Combining Traversal and URL Dispatch
When you write most :app:`Pyramid` applications, you'll be using one or the other of two available :term:`context finding` subsystems: traversal or URL dispatch. However, to solve a limited set of problems, it's useful to use both traversal and URL dispatch together within the same application. :app:`Pyramid` makes this possible via hybrid applications.
Reasoning about the behavior of a "hybrid" URL dispatch + traversal application can be challenging. To successfully reason about using URL dispatch and traversal together, you need to understand URL pattern matching, root factories, and the :term:`traversal` algorithm, and the potential interactions between them. Therefore, we don't recommend creating an application that relies on hybrid behavior unless you must.
A Review of Non-Hybrid Applications
When used according to the tutorials in its documentation :app:`Pyramid` is a "dual-mode" framework: the tutorials explain how to create an application in terms of using either :term:`url dispatch` or :term:`traversal`. This chapter details how you might combine these two dispatch mechanisms, but we'll review how they work in isolation before trying to combine them.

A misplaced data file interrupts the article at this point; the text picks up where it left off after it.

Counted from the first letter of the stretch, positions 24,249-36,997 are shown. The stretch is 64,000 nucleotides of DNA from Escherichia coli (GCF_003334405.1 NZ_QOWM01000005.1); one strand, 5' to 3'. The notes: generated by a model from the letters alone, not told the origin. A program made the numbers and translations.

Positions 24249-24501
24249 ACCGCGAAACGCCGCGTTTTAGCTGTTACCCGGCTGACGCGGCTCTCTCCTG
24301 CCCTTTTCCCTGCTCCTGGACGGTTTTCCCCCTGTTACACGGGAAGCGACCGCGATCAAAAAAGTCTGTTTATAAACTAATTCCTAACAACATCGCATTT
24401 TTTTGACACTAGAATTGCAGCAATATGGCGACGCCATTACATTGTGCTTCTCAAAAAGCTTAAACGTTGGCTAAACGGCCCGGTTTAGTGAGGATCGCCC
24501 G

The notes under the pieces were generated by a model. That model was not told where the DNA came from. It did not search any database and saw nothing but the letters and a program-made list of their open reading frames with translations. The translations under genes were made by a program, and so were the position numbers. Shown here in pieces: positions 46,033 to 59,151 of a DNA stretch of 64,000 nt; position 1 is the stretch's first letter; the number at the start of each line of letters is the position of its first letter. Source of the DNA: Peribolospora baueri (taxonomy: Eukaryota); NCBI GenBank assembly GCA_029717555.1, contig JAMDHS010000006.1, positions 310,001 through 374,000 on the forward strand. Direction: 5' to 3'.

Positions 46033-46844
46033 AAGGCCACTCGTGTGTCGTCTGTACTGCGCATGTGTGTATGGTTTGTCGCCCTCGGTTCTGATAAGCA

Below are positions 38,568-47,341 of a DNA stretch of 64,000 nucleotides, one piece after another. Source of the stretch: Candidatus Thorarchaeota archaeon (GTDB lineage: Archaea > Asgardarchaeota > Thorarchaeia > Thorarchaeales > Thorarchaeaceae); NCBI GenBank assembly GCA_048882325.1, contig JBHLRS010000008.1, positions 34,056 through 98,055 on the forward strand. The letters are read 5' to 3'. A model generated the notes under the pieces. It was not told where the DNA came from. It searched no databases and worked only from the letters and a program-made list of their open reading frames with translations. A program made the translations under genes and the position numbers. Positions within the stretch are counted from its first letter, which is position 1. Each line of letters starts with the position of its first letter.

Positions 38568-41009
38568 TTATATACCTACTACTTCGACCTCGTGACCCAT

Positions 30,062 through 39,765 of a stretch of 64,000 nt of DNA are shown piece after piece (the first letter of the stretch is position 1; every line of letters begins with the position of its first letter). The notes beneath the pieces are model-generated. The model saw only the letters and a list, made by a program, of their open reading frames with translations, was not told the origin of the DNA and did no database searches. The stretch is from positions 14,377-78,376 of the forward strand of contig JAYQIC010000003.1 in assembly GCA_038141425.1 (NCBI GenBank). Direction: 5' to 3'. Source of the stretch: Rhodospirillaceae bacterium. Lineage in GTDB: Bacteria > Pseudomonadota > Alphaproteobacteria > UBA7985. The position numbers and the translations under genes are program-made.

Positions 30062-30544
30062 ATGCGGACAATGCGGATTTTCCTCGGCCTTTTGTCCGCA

URL Dispatch Only
An application that uses :term:`url dispatch` exclusively to map URLs to code will often have statements like this within your application startup configuration:
Each :term:`route` typically corresponds to a single view callable,
and when that route is matched during a request, the view callable
named by the
view attribute is invoked.
Typically, an application that uses only URL dispatch won't perform any calls to :meth:`pyramid.configuration.Configurator.add_view` in its startup code.
An application that uses only traversal will have view configuration declarations that look like this:
When the above configuration is applied to an application, the
mypackage.views.foobar view callable above will be called when the URL
/foobar is visited. Likewise, the view